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by Josh Gottlieb    
Torah from Dixie Staff Writer    

As we read about the troubles and hardships that our brothers and sisters in Israel are going through, it is often difficult to recognize G-d’s direct impact on the everyday events that occur in the world.



As we read about the troubles and hardships that our brothers and sisters in Israel are going through, it is often difficult to recognize G-d’s direct impact on the everyday events that occur in the world. We instead attribute all incidents to the current leader’s political leanings, or to the bias of world opinion. We use basic rationalizations ingrained in our mindsets to avoid coming to a realization of the profound protection which G-d is granting to his nation.

This deficiency is not, however, strictly a modern phenomenon, nor does it exist only in our midst. In this week’s Torah portion, when Moses announces the coming plague of the first born, he says, "so said Hashem, at about midnight I shall go out in the midst of Egypt" (Exodus 11:4). Certainly G-d knows exactly when midnight will be. Why then does Moses declare "at about midnight"?

Rashi, the preeminent Torah commentator, explains that Moses was worried that Pharaoh’s astrologers might err in their calculations of when midnight would fall out, and they would thus lose faith in Moses and, consequently, in Hashem as well. This possibility was a very real concern despite the fact that the astrologers have already witnessed a plethora of open miracles, and that, a moment later, the astrologers will see the first born of Egypt dying all around them. On account of a minor discrepancy in time, the astrologers were willing to ignore all other evidence and to embrace the explanation which would allow them to deny the influence of G-d on events in the world.

Another example of this concept, which is slightly less extreme, may be found in last week’s Torah portion. When Pharaoh asks Moses to pray to G-d for the removal of the frogs, Moses responds by asking Pharaoh when he would like the frogs to be gone, to which Pharaoh replies "tomorrow." The Sifsei Chachamim, an 18th century supercommentary on Rashi, postulates an obvious question: why would Pharaoh not ask that the frogs be removed today? He answers that Pharaoh believed that Moses was utilizing magic to perform the plagues and he therefore told Moses to get rid of the frogs tomorrow, at a more inauspicious time. The verse then relates that Moses cried out to G-d to remove the frogs. Here the Sifsei Chachamim asks another question: Why does Moses need to cry out to Hashem to end the plague, instead of merely praying to G-d as he does by all the other plagues? He answers that a person must hear himself pray. Therefore, with all the noise from the frogs, Moses was forced to cry out to G-d to remove them.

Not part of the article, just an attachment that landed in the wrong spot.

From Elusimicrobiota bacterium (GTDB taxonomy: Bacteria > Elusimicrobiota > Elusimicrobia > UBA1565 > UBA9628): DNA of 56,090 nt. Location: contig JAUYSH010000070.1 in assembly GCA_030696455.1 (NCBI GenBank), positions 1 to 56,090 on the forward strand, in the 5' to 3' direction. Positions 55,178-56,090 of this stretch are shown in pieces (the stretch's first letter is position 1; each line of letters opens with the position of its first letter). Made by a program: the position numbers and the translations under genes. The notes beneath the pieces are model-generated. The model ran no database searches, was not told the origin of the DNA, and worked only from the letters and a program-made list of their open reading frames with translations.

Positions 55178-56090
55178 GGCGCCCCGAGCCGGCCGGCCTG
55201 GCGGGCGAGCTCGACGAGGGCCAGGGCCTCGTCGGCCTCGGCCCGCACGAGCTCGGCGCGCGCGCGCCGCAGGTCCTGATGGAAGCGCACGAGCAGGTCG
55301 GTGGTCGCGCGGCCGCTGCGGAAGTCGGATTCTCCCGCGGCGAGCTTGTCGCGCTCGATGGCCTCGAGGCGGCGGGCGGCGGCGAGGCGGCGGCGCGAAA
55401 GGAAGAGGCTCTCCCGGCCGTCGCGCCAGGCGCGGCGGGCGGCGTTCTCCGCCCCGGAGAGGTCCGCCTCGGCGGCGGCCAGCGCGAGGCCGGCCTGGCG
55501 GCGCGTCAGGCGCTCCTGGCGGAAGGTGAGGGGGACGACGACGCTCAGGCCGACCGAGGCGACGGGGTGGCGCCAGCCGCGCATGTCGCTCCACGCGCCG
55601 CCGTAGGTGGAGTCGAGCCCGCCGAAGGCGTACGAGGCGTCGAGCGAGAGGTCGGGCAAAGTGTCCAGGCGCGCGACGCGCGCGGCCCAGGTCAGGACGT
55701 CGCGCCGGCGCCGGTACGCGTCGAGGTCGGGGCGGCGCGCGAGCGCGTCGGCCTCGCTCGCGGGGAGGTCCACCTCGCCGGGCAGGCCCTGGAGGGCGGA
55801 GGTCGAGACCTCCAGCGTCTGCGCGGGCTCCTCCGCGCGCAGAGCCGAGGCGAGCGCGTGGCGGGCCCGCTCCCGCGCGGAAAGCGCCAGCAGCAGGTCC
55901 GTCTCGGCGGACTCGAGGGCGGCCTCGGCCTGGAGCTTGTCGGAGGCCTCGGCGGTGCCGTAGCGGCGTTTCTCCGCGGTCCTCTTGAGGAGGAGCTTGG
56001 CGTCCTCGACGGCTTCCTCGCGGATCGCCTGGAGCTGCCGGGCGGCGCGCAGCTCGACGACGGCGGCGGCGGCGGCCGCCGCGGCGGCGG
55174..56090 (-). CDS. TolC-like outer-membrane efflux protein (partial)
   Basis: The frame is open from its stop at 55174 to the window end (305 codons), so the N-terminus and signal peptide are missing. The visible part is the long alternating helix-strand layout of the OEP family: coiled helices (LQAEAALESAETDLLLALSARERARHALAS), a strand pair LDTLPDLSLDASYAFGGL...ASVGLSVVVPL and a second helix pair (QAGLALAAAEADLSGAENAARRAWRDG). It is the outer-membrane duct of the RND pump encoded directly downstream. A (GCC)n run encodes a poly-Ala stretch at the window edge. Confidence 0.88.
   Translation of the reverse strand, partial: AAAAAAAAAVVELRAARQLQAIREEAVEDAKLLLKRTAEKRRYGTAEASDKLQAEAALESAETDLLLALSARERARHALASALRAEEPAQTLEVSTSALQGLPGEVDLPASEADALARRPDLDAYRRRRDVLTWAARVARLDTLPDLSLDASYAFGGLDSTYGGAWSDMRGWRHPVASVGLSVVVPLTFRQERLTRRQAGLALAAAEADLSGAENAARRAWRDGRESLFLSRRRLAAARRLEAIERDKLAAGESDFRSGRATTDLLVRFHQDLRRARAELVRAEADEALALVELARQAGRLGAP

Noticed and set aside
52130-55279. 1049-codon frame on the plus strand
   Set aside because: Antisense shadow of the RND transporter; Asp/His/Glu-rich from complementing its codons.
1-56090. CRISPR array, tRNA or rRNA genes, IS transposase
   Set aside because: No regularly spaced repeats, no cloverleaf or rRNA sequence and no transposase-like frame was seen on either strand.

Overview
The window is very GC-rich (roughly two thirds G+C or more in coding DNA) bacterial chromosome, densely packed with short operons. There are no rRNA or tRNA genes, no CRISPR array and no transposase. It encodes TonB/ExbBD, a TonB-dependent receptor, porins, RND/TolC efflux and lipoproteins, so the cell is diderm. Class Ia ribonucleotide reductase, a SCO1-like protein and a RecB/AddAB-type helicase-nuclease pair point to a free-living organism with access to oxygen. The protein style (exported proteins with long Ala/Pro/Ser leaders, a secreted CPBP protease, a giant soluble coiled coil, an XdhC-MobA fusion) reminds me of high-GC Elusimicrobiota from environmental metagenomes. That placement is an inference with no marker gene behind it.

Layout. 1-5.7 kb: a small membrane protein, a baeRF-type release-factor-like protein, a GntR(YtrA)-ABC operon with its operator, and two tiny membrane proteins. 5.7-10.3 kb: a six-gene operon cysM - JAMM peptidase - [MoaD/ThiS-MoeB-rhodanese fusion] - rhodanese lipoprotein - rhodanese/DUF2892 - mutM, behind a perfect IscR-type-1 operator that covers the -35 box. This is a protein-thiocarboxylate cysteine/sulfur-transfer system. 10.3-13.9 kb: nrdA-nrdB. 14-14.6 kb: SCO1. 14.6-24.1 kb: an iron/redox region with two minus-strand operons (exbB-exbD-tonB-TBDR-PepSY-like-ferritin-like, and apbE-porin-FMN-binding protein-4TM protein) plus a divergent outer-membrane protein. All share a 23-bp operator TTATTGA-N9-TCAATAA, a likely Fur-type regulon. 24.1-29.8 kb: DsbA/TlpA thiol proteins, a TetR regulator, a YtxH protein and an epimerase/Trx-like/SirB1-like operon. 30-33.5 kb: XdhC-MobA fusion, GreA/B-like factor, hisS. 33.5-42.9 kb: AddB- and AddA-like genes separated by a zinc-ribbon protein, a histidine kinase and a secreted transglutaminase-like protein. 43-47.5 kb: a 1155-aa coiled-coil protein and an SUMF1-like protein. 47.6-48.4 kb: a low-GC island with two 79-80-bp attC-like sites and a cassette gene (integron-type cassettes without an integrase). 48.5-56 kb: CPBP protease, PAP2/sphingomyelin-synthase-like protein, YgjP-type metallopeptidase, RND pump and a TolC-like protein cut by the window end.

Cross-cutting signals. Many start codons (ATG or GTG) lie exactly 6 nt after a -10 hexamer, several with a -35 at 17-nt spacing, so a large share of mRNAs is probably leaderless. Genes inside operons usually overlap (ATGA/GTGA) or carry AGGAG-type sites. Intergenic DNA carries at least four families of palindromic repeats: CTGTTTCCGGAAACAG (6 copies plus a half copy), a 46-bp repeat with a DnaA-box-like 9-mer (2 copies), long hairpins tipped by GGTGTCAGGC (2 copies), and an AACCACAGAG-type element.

Perhaps one could suggest a different answer to this second question. The Talmud (Tractate Ta’anit 15a) explains that on a public fast day, the Jews would add six blessings to the traditional 18-blessing shemonah esrei prayer. One of the added blessings refers to G-d’s answering Samuel’s prayer, and concludes, "Blessed is G-d who hears our cries." Another of the blessings refers to G-d’s answering Elijah’s prayer, and concludes, "Blessed is G-d who hears our prayers."

There is an opinion in the Talmud (ibid. 17a) which switches the endings of these two blessings and ascribes the ending of "who hears our cries" to the blessing which mentions Elijah. The Talmud questions this opinion: Where do we find that Elijah cried out to G-d?

The Talmud explains that the verse of "aneini Hashem aneini—Answer me, Hashem, answer me" in Elijah’s prayer is an expression similar to crying out. The Talmud (Tractate Berachot 6b) explains that, in fact, the double expression found in this verse contains two prayers. Elijah asked G-d for a fire to descend from heaven and consume his offering, and also that G-d should influence the people not to assume that Elijah was utilizing magic to create the fire.

This is what the verse is trying to hint to us when it says that Moses cried out to Hashem. We know that Pharaoh suspected that Moses was using magic to perform the plagues. This suspicion is especially evident in the plague of frogs from Pharaoh’s request that the frogs be removed "tomorrow." Therefore, Moses cried out to G-d, not only that He remove the frogs, but also that He convince the people that it was from G-d, and not magic, that the plagues originated. Thus, one sees that the leaders of Israel felt it necessary to plead with G-d to override this innate human desire to attribute miraculous events to "natural" causes instead of searching for G-d’s influence behind the event.

The lesson which we can draw from here is clear. It is sometimes difficult to see G-d’s hand openly in the world. Indeed, it is sometimes difficult even to see G-d’s influence behind the scenes, as the Jews questioned in the desert, "Is G-d among us or not?" (Exodus 17:7). However, it is our responsibility to search for G-d’s impact on every situation, and to believe that every event in our lives is, in fact, ordained by Him in accordance with a master plan. In this way, we can live our lives more effectively with the knowledge that as long as we continue to strive for growth in our service of G-d, we can be assured that all occurrences in the world are ultimately for the best.


Josh Gottlieb, a native Atlantan, is a sophomore at Yeshiva University in New York.

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